Capital budget proposal for a new day room

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CAPITAL BUDGET PROPOSAL 1

A RESEARCH PROJECT ON CAPITAL BUDGET PROPOSAL

ON NEW DAY ROOM

PRESENTED BY:

DATE OF SUBMISSION:

Contents

BACKGROUND

Project proposal for a new day room for the local community:

Items to be evaluated in terms of cost:

Examine key sources of finance and expenditure from financial statements and management accounts:

Types of funding

Analysis of the Financial Data in an Organizational Context:

Budget forecast and review statements:

Evaluation of Both projects using appraisal techniques

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Return on Investment

Payback Period

DCF Schedule

Analysis of the various methods of capital investment appraisal:

Main factors when considering a project when there is a choice to be made:

Project justification

Examine key issues in the management of change:

Nature of Change and Cost Details

Reason for Change

Authorization

Conclusion:

References

BACKGROUND

The local community has a decision to make that pertains having the best facility for their children in the day care center. The community has an urge of coming up with the best alternative for the above solution and is considering two options available, i.e. to construct a new building from ground up or renovating an old building already existing in the site. Both entail expenditure that the management committee is trying to cut down to minimal.

As a financial analyst, they approached me to come up with an evaluation and analysis on the two projects. Their estimated cost to be incurred through the project is £60000 to complete the project. Considering the cash flows on both renovation and construction expenditure, I will evaluate and advise accordingly on the most viable option to undertake.

Factors to consider is that, there are factors to be kept constant however which alternative is used to complete the project. An assumption of fittings and furnishings will be the same and the day center will occupy approximately 15m by 20m. The other fact is that whichever option used, the room has to conform with all health and safety measure and all standard regulations for the type of use.

The community is considering whether to expand the space, moving from existing space or developing from the same site, a thorough analysis of space needs should be conducted.

Factors to consider whether to construct or renovate the center apart from the financial analysis on capital budgeting includes the following:

  • Suitability of space: The space which is beneficial for the parents to pick and drop their kids. The place should also be in a safe environment. There should be no rush of traffic near that place. This will keep the children more safe and secure.
  • Urgency of need in time frame as construction takes more time as compared to renovating the same building. Before deciding that whether room should be constructed as new one or should be renovated, it is important to consider that whether the budget is suitable or not (Barr & McClellan, 2011). Most probably the chances are that the less budget will be needed in the renovation of the room as compared to the new construction of the room. But we cannot rely on this supposition. That is why we have to check out the feasibility of the project b the Investment Appraisal techniques and the capita budgeting (Akintoye & Beck, 2009).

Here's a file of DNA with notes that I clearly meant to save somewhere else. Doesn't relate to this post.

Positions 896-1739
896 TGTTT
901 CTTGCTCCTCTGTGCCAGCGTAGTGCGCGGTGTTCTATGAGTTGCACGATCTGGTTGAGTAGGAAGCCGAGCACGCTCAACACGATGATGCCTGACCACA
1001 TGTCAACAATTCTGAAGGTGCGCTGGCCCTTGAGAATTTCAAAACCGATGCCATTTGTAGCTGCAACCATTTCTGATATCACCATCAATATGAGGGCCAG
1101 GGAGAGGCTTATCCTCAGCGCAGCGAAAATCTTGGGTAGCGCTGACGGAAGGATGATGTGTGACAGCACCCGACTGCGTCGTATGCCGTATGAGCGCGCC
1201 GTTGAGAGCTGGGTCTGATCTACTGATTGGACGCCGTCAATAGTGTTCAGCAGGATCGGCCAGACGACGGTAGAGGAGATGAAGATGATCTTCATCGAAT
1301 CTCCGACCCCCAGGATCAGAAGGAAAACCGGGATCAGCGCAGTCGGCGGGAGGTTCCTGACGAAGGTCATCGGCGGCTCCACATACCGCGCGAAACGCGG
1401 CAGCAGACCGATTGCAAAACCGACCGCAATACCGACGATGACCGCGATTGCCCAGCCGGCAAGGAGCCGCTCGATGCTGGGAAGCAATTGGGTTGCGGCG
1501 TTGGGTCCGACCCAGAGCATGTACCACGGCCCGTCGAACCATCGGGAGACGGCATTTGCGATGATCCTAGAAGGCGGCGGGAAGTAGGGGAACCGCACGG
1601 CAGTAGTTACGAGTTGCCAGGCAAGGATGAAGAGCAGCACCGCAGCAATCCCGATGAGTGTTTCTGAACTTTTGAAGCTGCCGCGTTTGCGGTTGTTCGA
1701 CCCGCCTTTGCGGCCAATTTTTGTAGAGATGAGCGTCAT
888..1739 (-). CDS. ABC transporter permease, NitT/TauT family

Project proposal for a new day room for the local community:

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The community is considering an investment program. It has a choice of two projects each of which costs £ 60000, but the capital is limited in supply to £60000. Following is given the complete details of the budget of the project as per duration of the project.

Project A –renovation of building

Project B- construction of a new extension.

Time in months.

Forecasted cash flows

Forecasted cash flows

1

18000

24000

2

12000

27000

3

21000

15000

4

21000

15000

5

19500

9000

Totals costs

91500

90000

NPV FACTOR=15%

MONTH

1

0.870

2

0.756

3

0.658

4

0.572

5

0.497

Items to be evaluated in terms of cost:

The following are the important items which need a cost and budget analysis:

  1. Construction of a new extension
  • Building materials-concrete, ballast and bricks,
  • Furniture s and fittings,
  • Air conditioning devices,
  • Effective fire safety equipment.
  1. Renovation of existing building
  • Building materials, new roofing materials.
  • New furniture and fittings,
  • Air conditioning system
  • Fire safety equipment,
  • Lockers and cabinets.

Examine key sources of finance and expenditure from financial statements and management accounts:

Types of funding

The community has to consider having multiple sources of funds to avoid lagging the project to its completion. There are several sources at which it can source these funds. Departmental funds, income from operations of day center, or grant funding which is typically good when leasing is an option and this kind of small renovation project (Dayanada, 2002).